Leftover Salmon | Stanley Hotel | Review

Article Contributed by Philip Emma | Published on Monday, April 4, 2016

But see that you get on. That’s your job in this hard world, to keep your love alive and see that you get on, no matter what. Pull your act together and just go on.” –Stephen King, The Shining

To say that the act that Leftover Salmon pulled together on this weekend and specifically on this night was profound is an understatement. About two and a half years ago, Salmon added the young drummer sensation Alwyn Robinson, and for this weekend only, they added one of the most sought after keyboard players, Erik Deutsch and the multi-talented saxophonist from the Dave Matthews Band and the Flecktones, Jeff Coffin. With this lineup and the special spookiness this historic and haunted hotel tucked in the hills of Estes Park at the bottom of Rocky Mountain National Park provides, this was certain to be a fantastic night. This Saturday show that I attended was a formal attire show with a long list of activities for all of their distinguished guests (hippies in disguise).

There were plenty of activities for the guests and fans to do up at the Stanley. There were late night shows featuring Alywyn Robinson’s side project and even mystery matinee shows with Gipsy Moon. There were art shows with the local legend Scramble Campbell and even a very special slideshow with storytelling called Chasing the Light: The Rock & Roll Photography of Jay Blakesberg.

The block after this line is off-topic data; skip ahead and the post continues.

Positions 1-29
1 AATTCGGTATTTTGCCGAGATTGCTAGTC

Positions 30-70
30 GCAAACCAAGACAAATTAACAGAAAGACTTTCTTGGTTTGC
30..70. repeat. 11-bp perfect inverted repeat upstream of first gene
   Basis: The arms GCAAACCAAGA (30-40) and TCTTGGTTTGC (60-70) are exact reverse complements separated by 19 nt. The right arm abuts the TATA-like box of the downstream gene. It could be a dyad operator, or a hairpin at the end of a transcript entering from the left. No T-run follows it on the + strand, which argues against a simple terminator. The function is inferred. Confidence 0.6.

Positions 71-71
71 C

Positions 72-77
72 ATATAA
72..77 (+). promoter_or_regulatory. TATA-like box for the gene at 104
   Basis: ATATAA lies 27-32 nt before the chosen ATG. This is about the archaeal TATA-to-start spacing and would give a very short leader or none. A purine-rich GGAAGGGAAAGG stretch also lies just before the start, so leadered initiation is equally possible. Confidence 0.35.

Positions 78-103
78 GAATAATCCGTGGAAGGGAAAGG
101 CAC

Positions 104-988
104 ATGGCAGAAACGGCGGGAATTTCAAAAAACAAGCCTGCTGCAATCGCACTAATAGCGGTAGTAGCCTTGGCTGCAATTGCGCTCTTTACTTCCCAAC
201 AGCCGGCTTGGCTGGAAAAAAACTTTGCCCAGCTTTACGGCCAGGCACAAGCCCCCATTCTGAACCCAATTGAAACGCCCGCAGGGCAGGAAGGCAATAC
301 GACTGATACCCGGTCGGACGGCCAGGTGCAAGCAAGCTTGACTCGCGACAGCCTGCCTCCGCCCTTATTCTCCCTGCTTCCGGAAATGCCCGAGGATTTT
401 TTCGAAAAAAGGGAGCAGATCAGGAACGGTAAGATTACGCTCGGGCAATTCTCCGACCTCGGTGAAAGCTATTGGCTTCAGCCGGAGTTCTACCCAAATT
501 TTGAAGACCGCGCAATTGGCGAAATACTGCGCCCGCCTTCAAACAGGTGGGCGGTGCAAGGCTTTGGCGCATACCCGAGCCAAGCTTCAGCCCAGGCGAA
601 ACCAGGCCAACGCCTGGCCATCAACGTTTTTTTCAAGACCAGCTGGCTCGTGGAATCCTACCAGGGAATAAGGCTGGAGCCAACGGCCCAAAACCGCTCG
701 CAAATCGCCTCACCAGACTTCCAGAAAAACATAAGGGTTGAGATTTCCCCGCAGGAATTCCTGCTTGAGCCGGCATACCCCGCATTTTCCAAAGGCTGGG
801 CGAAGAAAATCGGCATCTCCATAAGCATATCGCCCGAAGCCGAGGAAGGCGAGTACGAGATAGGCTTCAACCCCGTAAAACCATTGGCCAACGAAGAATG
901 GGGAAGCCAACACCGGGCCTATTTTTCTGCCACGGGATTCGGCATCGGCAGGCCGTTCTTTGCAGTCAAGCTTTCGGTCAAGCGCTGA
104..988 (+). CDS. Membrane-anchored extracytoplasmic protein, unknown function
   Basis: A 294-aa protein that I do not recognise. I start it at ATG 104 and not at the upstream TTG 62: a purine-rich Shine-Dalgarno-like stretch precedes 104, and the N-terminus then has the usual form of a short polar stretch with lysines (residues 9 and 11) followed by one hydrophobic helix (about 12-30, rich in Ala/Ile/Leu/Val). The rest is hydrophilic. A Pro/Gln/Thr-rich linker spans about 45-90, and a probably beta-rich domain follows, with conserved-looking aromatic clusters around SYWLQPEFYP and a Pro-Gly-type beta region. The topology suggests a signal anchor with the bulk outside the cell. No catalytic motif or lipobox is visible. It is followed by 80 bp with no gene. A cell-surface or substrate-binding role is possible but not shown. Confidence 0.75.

The first set was an all Bob Dylan cover set except for “All Night Ride.” The band came out creative, poised, and dressed to the nines, like the rest of us. They played “All Night Ride” in the middle of the set surrounded by “Tangled Up in Blue,” “You Ain’t Goin’ Nowhere,” “Simple Twist of Fate,” “Nashville Skyline Rag,” “Meet Me in the Morning,” and “Everybody Must Get Stoned.” The crowd was pleased with the unexpected cover set.

The vibe amongst the crowd was high, and it almost seemed like the whole room knew one another. There was a jovial elation that could be seen on everyone’s face throughout the night. The second set opened with “Keep Driving,” which provided a really fast bluegrass pickin’ opening off of their album Aquatic Hitchhiker. Mandolin legend, yes legend, Drew Emmitt penned the next song “Western Skies.” Emmitt’s voice usually captures everyone’s attention, and the crowd becomes very observant. “Home Cookin’” got everyone kickin’ again. Vince wrote this song about living at sea level again in Oregon, where he gets to grow and cook his own food a lot more often. This is the kind of song that makes one feel like they are home. You can even smell this song.

This is the point that the show peaked. “Down in the Hollow > Morning Sun” were fast and furious. This beautiful room that was designed for Mrs. Stanley to sound as good as the Boston Symphony, so that she would move to Colorado sounded near perfect even all of these years later and with bluegrass ringing out through the mountain air. The last two songs were “The Message” and “Jack London.” This was a thirty-six minute adventure of altering speeds and mind altering shifts and changes. The crowd was in rare form, but the good news was that most of the attendees were staying at the hotel. This was a great experience, and I highly recommend this three day concert extravaganza to any music lover, especially if you love Leftover Salmon or bluegrass. Next year, I’d love to do all three nights of this super special run.

Check out more photos from the show.